distances increasingly farther from the ZnS/GaAs boundary. Thus, light

could propagate in the ZnS film by means of total internal refraction at

some level above the ZnS/GaAs boundary.

There is a second possible mechanism which might give rise to a

positive index gradient for nZ in addition to the lattice mismatch. The

coefficient of linear thermal expansion (at 2000C) of zinc sulfide is

6.3 x 10-6/0C: for gallium arsenide the value is 6.5 x 10-6/0C (Ref. 22).

After crystal film growth at typically 4000C, the ZnS and GaAs must cool

down simultaneously. In doing so, the smaller thermal expansion of the

ZnS film causes a small bending of the ZnS/GaAs combination, such that the

ZnS film is on the inner diameter. As a result, the density of the ZnS

film is perhaps slightly higher at the ZnS/superstrate boundary. Such

a bending was observed previously by scientists at Itek (unpublished),

and a "focal length" f of approximately one meter was observed for a

collimated beam of laser light. (To the eye, the surface appears perfectly

flat.) Thus the radius of curvature of the bending is 2f. For a ZnS

film thickness of W = 20pm or so (a typical value of the Itek-grown films

used for the light guiding experiments), then only a small change in the

radius of curvature 2f is present between the top and bottom of the film.

For a crystal length dimension LT at the top surface, then the angle

subtended by the top surface of the crystal is LT/4xif: for the bottom

surface, the same angle is subtended and can be written as LB/2ni(2f + W),

where LB is the length of the film along the bottom of the ZnS film.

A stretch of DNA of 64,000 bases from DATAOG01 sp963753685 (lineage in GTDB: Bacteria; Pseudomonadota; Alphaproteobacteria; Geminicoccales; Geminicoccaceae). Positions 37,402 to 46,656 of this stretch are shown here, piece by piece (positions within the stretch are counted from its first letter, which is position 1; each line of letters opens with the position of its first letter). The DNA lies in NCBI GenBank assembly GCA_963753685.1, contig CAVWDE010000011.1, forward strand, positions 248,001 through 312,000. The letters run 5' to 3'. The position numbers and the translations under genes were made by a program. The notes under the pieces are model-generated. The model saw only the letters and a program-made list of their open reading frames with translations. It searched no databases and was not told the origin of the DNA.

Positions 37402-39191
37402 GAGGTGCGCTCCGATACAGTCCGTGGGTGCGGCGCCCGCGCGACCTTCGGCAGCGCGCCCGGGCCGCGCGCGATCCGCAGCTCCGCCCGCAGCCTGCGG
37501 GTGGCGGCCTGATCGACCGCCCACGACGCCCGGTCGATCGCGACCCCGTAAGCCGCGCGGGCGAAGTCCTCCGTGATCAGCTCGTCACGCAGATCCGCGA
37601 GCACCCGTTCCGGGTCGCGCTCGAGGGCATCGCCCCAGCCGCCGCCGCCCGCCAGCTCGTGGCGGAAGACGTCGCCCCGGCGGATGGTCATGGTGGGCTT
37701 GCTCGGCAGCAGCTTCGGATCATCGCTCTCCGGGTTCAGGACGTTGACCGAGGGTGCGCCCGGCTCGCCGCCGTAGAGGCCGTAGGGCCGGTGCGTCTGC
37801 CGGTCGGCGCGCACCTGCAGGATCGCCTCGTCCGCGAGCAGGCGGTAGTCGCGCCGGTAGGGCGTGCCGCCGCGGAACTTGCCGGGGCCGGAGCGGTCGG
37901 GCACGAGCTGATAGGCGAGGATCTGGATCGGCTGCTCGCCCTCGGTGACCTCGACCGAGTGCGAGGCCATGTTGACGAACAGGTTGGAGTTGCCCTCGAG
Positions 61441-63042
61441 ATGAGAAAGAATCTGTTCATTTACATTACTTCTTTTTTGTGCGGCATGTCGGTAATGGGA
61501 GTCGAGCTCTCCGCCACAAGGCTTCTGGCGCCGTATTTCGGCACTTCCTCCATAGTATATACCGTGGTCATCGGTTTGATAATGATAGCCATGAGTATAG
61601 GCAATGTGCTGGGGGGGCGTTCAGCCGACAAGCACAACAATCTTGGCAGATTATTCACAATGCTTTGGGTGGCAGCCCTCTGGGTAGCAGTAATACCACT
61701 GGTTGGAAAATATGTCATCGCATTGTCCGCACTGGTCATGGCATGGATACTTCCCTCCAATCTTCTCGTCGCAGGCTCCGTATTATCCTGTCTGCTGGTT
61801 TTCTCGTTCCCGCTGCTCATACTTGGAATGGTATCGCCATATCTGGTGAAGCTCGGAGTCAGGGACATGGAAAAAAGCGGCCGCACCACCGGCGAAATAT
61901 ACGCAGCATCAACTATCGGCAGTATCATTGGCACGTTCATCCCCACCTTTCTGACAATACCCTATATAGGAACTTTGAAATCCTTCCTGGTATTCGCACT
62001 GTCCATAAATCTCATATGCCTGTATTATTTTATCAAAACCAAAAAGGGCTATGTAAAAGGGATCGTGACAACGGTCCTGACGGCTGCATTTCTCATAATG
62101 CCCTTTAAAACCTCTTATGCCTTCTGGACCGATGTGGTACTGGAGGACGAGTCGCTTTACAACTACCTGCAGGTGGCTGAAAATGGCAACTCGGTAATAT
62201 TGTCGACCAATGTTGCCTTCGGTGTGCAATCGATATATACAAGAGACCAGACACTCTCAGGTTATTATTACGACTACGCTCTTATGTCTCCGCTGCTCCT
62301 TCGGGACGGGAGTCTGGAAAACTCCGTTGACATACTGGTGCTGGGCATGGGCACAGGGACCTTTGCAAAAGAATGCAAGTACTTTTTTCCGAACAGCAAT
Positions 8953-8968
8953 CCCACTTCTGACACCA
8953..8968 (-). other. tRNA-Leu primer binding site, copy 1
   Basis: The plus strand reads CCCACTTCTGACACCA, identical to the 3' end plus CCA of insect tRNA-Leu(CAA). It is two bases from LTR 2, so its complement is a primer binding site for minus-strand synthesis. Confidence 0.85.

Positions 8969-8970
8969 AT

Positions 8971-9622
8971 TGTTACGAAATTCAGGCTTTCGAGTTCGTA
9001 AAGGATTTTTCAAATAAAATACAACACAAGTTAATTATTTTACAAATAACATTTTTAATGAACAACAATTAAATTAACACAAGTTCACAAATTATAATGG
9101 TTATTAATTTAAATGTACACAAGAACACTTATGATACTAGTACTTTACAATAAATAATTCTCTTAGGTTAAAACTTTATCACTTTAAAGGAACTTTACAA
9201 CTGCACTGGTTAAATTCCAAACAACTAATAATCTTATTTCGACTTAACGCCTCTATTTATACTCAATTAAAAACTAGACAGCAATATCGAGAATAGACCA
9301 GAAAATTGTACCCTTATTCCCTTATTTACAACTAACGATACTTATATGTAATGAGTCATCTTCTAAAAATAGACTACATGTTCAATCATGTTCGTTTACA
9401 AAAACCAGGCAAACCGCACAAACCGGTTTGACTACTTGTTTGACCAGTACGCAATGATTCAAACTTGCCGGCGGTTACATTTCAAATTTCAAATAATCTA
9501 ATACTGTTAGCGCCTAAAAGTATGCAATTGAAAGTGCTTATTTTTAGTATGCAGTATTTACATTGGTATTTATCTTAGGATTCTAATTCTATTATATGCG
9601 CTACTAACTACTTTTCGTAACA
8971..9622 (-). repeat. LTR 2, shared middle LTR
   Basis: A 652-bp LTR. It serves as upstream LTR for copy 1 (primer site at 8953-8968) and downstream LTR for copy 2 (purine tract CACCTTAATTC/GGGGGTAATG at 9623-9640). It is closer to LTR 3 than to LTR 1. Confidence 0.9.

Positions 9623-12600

Equating the above two expressions leads to LB = LT(1 + WT/2f). Since

W/2f a 10-5, it is reasonable that any index gradient due to a

differential thermal expansion should be negligible compared to an index

gradient caused by the lattice mismatch.

The question, then, is how far into the ZnS film does the lattice

mismatch have any effects. Experiments by other authors232 with zinc

sulfide films deposited on glass and fused silica substrates have

confirmed the presence of index inhomogeneities extending anywhere from

100 A to 800 A (i.e., from 20 to 150 lattice spacings) away from the

substrate/film boundary. Of course, since the substrates were amorphous,

the zinc and sulfur atoms had complete freedom to align themselves: in

fact, the ZnS films were nearly amorphous themselves, showing a

minimum of crystalline structure. On the other hand, the epitaxial

growth of zinc sulfide films on gallium arsenide substrates requires

that the ZnS molecules align themselves according to the cubic-

structured GaAs lattice. Hence, the possibility exists that any

inhomogeneity due to a lattice mismatch could extend more than a 1000 A

into the ZnS film.

Partial Internal Reflection

Partial internal reflection at the ZnS/GaAs boundary is another

possible mechanism for guiding of light in a zinc sulfide thin film.

Such a light guide is a leaky one25 since some energy is lost upon

reflection by waves at the ZnS/CaAs bonldary. Ulrich and Prettl25

discuss leaky light guides in detail and
relationships for a given mode number m: